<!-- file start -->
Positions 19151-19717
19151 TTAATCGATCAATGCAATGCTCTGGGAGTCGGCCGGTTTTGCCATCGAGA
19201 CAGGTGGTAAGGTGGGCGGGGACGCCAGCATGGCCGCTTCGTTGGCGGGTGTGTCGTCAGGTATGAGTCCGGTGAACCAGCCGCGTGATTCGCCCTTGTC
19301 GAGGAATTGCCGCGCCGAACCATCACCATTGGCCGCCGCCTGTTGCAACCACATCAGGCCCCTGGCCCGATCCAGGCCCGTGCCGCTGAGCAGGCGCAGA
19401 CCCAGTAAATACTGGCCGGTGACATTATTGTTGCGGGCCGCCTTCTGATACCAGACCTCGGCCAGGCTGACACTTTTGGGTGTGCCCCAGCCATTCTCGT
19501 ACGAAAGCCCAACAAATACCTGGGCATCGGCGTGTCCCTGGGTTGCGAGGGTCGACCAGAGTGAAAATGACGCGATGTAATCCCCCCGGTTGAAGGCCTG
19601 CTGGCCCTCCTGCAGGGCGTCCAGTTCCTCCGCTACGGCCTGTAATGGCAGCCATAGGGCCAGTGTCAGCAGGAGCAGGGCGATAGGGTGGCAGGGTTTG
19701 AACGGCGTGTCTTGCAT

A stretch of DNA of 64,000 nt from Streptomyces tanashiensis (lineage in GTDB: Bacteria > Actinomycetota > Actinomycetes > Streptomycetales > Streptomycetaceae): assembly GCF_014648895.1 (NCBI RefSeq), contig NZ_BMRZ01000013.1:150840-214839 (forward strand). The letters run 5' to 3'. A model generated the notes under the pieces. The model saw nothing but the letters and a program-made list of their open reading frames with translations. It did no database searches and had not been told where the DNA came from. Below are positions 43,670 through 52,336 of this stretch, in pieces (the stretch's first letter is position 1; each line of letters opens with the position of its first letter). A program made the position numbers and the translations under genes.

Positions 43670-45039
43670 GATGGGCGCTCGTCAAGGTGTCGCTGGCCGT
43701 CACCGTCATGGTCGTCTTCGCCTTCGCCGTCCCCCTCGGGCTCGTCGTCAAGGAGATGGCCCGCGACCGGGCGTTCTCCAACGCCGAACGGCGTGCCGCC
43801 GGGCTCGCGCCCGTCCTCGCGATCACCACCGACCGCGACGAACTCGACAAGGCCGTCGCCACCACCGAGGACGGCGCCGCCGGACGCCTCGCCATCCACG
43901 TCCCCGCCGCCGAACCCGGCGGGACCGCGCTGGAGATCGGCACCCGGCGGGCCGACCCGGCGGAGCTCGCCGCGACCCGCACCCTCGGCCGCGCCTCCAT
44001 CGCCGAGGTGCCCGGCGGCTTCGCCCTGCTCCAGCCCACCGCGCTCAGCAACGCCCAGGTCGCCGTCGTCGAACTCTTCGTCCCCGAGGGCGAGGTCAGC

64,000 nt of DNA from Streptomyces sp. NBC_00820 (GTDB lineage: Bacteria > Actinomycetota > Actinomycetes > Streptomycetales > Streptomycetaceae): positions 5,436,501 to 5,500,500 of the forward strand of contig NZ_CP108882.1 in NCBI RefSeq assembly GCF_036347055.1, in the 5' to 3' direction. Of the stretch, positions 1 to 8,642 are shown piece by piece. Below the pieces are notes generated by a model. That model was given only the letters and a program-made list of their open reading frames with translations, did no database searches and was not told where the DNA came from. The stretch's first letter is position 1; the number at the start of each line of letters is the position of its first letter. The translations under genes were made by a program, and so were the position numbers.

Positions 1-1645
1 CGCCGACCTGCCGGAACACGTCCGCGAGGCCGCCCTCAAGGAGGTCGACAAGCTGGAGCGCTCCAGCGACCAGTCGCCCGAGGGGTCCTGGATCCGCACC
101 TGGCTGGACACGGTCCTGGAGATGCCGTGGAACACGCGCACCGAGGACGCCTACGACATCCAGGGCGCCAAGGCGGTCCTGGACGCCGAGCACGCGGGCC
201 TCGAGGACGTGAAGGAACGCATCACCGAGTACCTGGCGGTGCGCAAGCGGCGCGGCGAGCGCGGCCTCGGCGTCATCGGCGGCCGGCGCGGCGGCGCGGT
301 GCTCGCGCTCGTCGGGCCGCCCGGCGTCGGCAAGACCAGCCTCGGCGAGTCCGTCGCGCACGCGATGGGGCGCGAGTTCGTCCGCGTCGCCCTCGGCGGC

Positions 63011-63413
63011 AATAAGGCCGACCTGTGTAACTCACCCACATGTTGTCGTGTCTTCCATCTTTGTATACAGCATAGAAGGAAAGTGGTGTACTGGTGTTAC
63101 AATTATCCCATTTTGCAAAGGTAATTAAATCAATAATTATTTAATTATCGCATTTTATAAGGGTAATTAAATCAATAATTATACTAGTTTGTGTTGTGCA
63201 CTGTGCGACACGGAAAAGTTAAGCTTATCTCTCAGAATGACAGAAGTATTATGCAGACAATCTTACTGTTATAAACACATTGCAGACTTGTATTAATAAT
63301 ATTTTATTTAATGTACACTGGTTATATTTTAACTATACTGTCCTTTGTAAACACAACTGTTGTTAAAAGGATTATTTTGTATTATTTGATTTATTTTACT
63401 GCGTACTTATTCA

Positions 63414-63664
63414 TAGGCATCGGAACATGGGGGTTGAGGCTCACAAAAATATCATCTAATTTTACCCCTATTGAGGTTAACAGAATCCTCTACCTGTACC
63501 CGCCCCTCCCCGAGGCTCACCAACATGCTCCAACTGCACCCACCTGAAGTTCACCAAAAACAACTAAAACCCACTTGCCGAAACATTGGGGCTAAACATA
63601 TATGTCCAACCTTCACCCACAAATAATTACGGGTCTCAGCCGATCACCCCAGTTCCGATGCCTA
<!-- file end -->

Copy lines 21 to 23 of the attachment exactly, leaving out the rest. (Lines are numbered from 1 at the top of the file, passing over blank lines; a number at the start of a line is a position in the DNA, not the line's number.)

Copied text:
301 GCTCGCGCTCGTCGGGCCGCCCGGCGTCGGCAAGACCAGCCTCGGCGAGTCCGTCGCGCACGCGATGGGGCGCGAGTTCGTCCGCGTCGCCCTCGGCGGC

Positions 63011-63413
63011 AATAAGGCCGACCTGTGTAACTCACCCACATGTTGTCGTGTCTTCCATCTTTGTATACAGCATAGAAGGAAAGTGGTGTACTGGTGTTAC